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Vancouver artists are decorating Gastown’s boarded-up windows with stunning murals

Some of the murals honour Canada’s top public health officials and health care workers
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A mural of Canada's chief public health officer, Dr. Theresa Tam, appears in front of Kimprint's Gastown storefront. | Screenshot via Instagram/@mygastown

Driving through Gastown these days, you might not even recognize it.  

Instead of the bustling hub it was just a few weeks ago, restaurants and offices are closed, while normally busy streets are empty, all in an effort to halt the spread of COVID-19. 

As you make your way toward 41 Powell Street - better known as the flatiron-style heritage building that housed the Hotel Europe - you’ll see that instead of the usual storefronts, the neighbourhood’s streets are now lined by boarded-up windows.

But just because businesses are closed doesn’t mean they have to look boring. Artistic murals of real-life superheroes and modern-day celebrities (or, rather, health care workers and Canada’s top public health officials) have begun popping up throughout the neighbourhood.  

The initial idea to decorate the bland, boarded-up storefronts was sparked by Gastown business owner Kim Briscoe, who wasn’t exactly pleased with the resulting aesthetic when she made the call to board up her business’ windows last week.

“People were starting to board up everywhere, but it just looked derelict, it looked terrible,” she says. 

As the operator of  Kimprints Custom Framing & Gifts, located at 41 Powell, Briscoe frequently works with local artists during a typical work week.  

So, “I thought, I'm gonna get those boards painted,” she says. “Of course, we didn't want to get into any kind of trouble, so the first thing I thought about is what's in the news, and who's in the news.”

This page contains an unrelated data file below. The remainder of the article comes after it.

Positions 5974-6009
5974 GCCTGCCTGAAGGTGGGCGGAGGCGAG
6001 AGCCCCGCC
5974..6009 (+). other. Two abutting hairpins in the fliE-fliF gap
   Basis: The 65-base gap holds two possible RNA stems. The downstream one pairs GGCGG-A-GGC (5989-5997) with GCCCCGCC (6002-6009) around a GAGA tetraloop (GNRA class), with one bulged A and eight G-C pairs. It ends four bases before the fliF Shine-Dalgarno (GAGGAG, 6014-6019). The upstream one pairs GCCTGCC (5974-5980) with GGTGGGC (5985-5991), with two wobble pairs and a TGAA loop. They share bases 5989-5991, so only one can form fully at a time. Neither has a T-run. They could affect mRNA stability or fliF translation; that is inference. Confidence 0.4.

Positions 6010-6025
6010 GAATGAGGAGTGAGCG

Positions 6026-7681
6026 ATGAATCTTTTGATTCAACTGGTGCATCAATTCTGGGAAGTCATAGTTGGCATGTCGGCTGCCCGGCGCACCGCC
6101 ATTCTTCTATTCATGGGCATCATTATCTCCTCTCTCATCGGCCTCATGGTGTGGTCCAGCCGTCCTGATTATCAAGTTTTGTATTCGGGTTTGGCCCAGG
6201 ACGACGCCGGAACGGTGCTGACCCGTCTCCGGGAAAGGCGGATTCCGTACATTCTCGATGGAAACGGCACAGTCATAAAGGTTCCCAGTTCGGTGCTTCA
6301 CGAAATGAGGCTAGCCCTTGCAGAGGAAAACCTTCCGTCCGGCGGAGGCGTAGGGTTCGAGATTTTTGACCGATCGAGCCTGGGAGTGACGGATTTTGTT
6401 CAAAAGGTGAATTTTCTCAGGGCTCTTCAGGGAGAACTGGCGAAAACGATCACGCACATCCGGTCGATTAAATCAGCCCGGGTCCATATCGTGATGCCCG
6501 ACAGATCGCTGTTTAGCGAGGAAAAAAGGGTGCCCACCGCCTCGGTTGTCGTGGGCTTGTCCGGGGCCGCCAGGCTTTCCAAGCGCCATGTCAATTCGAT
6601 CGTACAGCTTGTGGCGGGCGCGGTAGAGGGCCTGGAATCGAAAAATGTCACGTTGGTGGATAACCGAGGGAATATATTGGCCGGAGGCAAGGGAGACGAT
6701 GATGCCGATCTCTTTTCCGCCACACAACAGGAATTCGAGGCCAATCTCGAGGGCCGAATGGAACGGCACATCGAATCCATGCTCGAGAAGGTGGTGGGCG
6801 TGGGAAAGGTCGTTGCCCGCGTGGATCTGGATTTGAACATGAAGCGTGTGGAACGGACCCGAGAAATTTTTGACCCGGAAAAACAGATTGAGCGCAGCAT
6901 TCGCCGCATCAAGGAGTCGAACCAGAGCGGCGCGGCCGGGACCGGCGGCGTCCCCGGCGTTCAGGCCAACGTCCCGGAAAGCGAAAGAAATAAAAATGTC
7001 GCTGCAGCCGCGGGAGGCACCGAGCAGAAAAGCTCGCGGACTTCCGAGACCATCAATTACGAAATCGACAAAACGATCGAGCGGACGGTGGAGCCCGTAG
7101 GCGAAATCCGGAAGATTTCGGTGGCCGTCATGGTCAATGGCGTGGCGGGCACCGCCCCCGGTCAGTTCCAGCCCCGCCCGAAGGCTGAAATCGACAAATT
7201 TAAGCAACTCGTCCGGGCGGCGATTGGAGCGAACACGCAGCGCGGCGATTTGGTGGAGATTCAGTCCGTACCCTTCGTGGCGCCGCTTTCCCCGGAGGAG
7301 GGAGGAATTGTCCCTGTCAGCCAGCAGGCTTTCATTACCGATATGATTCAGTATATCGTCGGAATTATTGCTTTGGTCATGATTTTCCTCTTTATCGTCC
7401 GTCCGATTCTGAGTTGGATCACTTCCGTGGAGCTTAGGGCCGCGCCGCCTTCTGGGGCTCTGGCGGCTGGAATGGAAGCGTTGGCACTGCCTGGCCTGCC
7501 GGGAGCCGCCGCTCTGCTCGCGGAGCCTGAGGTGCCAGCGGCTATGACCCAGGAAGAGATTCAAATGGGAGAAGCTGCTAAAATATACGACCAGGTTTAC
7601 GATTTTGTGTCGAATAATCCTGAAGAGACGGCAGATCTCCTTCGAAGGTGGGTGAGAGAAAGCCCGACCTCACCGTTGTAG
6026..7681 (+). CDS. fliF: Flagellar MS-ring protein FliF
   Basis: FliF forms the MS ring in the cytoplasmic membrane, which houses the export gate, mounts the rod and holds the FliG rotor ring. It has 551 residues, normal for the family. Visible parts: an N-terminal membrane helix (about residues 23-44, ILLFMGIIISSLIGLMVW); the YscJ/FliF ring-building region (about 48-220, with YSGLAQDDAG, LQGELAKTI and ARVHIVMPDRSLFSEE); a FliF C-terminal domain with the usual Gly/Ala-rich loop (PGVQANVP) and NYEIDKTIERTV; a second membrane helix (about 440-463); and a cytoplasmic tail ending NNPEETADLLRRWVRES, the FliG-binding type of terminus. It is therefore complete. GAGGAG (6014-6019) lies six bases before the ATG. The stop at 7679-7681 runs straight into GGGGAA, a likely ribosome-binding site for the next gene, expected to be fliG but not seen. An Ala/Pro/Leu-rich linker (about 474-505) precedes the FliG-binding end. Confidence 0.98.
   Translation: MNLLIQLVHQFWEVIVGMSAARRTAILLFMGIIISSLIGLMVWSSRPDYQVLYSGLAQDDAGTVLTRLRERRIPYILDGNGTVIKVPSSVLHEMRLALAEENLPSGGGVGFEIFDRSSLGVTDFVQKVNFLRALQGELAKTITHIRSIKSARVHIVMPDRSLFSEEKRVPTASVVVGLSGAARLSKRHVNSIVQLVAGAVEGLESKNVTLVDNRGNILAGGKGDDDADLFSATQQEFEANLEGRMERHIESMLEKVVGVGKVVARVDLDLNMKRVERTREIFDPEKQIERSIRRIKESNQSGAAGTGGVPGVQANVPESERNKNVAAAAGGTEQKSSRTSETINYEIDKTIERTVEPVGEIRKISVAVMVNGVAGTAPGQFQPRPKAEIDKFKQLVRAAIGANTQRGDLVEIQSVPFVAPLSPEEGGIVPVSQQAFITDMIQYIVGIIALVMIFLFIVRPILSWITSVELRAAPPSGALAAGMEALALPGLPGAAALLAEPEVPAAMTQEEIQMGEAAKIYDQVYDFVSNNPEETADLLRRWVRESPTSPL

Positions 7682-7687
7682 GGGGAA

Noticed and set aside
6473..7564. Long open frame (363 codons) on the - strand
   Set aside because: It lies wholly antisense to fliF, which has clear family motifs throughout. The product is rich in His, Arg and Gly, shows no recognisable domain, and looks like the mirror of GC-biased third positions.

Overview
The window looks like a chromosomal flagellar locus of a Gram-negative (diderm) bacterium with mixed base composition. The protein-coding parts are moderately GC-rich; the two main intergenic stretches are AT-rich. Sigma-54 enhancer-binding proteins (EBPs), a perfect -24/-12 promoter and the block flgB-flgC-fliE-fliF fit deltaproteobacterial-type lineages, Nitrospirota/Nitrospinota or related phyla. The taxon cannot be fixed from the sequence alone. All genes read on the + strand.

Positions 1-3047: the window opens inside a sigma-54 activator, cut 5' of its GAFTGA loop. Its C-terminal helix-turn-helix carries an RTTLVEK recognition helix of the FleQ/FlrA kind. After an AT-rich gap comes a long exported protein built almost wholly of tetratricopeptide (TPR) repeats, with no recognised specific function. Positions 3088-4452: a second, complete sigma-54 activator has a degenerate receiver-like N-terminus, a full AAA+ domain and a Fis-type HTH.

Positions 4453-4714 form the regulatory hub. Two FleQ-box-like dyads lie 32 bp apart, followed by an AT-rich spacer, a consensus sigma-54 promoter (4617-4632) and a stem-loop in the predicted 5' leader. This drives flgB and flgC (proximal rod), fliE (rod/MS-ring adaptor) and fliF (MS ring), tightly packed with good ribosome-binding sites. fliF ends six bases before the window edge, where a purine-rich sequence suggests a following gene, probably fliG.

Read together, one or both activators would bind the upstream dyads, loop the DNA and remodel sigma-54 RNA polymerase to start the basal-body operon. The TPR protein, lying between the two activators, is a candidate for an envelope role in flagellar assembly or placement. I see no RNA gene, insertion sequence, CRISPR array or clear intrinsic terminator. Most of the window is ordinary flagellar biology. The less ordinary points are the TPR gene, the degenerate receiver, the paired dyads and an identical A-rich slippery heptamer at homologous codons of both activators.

She reached out to Vancouver artist Breece Austin with her idea. Austin grabbed her paint, made her way to the storefront, and, five hours later, a portrait of Dr. Theresa Tam, Canada’s chief public health officer, adorned the once-empty sheet of wood. 

“It looked great; it looked fantastic,” says Briscoe, who proceeded to get in touch with a few more interested artists. “They came down the next day, and the other [portrait] that was painted right next to Dr. Tam was Dr. Henry,” painted by Abi Taylor. 

 

 

“Who’s going to say you can’t paint them on a wall?,” Briscoe adds with a laugh. 

The idea proved popular. Briscoe’s fellow business owners decided to hop on board, turning it into "a community initiative,” she explains.

The Gastown BIA is even working with local businesses to supply artists with not only paint, materials, honourariums and food vouchers for local cafes, but also sanitation equipment and items to create a safe perimeter while they work, according to a release, while the interested artists, in turn, provide the time, creativity and skill. 

 

 

Now, a series of murals has brought colour and life back to the deserted streets. The artwork features images of respiratory therapists, a health care worker throwing up a peace sign (instructing the public to stay two metres away from each other), a bird carrying toilet paper, messages of thanks and even a mural painted by Briscoe’s daughter that reads, “We love u Vancouver. Stay safe, stay strong. Be back soon. Stay apart and connected, we’ll get through this!”


 

 

“The response is fantastic. The neighbours stand on their balcony and they just clap,” says Briscoe. “Like, thank goodness it's not just a brown board anymore. It's some art that we can look at for however many weeks or months we’re going to have to have this up.”

It also serves as an opportunity for these up-and-coming artists to promote themselves, Briscoe adds. 

“There's a positive side to this, if we have to have a positive side,” she says. 

If you’re interested in taking a look at the murals, officials are asking that you avoid taking a walk to see them in person. Instead, they recommend adhering to physical distancing directives and doing so virtually, through social media. Briscoe, meanwhile, recommends hopping in the car and appreciating the art from the safety of your vehicle, if possible. 

 




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